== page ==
A British musical duo consisting of Brian Poole (Renaldo) and Dave Janssen (Ted the Loaf), who collaborated on various musical projects during the early 1970's, before arriving at their distinct sound in 1977.

The music they produced was insanely catchy, a hybrid of berzerk Medieval folk tunes and foot tapping pop rhythms, rounded out with their own unique touch of madness. A list of instruments used on their various albums should help to illuminate where they were coming from.

  • Guitar, mandolin, bouzouki, flocdrum, glockenspiel, clarinet, Casio 202, pickle jar, hacksaw blade and Ted's metal.. ahem - comb.

    Almost all of their music was recorded in Sneff's Surgery (probably one of their bedrooms). I have heard that Sneff was a fond moniker for their 4-track tape recorder.

    Lyrically, their work matches the creativity of their instrumentation. Brian Poole once said that some song titles were inspired by intriguing phrases or snippets of conversation they came across, such as The Elbow is Taboo, Here's to the Oblong Boys or A Street Called Straight.

    Quite a few of Renaldo's lyrical sections are direct literature references, culled from the likes of Sir Arthur Conan Doyle, Mervyn Peake, Samuel Beckett, and Alfred Jarry. One of their more interesting song titles, Hambu Hodo was inspired by a dilapidated fast food van, where several letters of the "Hamburgers, Hot dogs" sign had fallen off. The lyrics in this song are equally fragmented and appear to be taken from book titles.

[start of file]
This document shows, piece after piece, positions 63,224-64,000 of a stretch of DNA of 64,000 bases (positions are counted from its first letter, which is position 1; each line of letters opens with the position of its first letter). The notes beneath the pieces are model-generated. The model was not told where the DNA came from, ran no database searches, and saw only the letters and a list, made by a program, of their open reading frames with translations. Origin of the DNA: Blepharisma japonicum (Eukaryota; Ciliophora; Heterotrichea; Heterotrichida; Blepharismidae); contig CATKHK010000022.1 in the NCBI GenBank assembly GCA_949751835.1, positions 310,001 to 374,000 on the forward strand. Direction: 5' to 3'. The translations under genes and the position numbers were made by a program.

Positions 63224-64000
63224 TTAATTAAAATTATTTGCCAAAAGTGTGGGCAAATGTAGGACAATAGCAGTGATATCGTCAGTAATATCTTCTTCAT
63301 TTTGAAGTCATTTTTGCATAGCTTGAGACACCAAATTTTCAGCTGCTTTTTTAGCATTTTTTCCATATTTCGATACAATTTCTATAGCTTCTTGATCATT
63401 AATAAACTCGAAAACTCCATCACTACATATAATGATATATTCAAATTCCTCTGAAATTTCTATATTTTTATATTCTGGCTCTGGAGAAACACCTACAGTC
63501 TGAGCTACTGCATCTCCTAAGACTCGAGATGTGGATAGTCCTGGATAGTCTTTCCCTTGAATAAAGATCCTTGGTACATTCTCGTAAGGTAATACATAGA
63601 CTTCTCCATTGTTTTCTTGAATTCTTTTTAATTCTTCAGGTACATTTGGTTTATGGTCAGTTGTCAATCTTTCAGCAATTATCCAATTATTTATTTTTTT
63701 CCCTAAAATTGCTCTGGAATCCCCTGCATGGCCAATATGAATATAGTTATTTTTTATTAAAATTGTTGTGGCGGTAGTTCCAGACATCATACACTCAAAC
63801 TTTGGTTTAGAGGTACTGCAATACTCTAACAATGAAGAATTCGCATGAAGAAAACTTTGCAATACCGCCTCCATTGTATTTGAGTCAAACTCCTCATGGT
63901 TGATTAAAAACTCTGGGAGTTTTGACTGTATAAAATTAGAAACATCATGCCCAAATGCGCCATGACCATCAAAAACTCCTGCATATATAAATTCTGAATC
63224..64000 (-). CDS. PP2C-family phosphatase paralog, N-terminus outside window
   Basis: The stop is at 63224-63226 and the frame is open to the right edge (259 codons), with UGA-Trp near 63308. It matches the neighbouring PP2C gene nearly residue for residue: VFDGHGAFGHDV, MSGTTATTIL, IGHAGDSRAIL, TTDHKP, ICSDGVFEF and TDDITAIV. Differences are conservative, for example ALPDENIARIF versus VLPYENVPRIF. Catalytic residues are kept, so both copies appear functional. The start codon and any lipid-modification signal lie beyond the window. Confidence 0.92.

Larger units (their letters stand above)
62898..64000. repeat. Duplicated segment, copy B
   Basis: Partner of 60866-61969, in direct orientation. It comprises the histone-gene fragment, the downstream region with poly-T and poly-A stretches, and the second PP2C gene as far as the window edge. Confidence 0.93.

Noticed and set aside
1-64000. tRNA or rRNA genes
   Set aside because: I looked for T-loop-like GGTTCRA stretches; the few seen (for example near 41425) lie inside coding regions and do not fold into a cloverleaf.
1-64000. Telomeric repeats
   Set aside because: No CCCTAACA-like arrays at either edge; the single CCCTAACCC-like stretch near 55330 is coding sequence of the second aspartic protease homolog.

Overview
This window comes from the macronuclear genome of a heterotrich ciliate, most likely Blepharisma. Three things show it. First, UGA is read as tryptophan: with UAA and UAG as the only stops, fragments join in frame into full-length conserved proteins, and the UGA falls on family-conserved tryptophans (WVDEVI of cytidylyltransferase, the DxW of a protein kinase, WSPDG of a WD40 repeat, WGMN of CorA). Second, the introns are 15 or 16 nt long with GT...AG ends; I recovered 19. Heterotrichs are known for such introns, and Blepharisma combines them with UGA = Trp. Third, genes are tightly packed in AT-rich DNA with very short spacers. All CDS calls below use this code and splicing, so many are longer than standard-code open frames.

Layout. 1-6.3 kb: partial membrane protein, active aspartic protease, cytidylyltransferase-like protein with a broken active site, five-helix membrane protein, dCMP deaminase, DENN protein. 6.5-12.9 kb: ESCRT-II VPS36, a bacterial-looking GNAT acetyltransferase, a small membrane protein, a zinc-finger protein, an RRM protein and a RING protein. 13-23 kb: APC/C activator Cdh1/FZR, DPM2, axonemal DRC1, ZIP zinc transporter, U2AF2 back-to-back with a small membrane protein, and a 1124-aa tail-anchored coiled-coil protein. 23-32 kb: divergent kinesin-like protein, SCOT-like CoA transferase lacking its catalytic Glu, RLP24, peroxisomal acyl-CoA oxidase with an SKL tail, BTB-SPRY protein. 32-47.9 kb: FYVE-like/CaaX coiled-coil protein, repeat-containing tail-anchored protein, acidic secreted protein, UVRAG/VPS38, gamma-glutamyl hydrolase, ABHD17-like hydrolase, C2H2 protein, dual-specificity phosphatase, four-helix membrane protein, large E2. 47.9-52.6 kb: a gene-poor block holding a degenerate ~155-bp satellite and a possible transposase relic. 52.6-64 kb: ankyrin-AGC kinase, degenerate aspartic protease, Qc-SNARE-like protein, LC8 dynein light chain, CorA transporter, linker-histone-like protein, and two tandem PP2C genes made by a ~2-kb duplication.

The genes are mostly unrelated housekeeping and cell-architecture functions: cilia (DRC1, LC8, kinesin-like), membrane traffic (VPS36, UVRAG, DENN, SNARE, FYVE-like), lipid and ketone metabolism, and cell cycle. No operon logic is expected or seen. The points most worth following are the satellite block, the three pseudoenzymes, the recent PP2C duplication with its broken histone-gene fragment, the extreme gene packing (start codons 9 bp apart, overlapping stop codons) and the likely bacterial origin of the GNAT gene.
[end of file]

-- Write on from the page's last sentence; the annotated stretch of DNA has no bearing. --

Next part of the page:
• "Ze an he ar o moto" is said to be from Zen and the Art of Motorcycle Maintenance, by Robert Pirsig
  • "Srage ews an o he sar", Strange News From Another Star, by Hermann Hesse
  • "He on sho way fro omela" The Ones who Walk Away from Omelas, by Ursula K. Le Guin

    Their first release, Struvé and sneff (1979) was cassette only and limited to a miniscule 250 copies, but it did garner the attention of the seminal avant-garde band, The Residents. This secured them a recording deal, leading to their first major (sort of) release, Songs for Swinging Larvae (1981). Further releases were,

  • Arabic yodelling (1983).
  • Renaldo & the Loaf Play Struvé and Sneff (1985). Re-mastering of that first cassette.
  • The Elbow is Taboo (1987)

    Although they have released no new material as Renaldo & the Loaf since 1987, it is important to note that their music is somewhat timeless. Listening to their work it is quite hard to place exactly when it was recorded. Hence, they still have a fairly loyal, if small fanbase and all of their albums have since been re-released on compact disc.

    If your tastes run past the experimental and well into the realm of the surreal, then you should find an hour of Renaldo to be pleasing absurdity for the ears. The bold claim that you have never heard music like this can be confidently applied here. They are simply and utterly unique.

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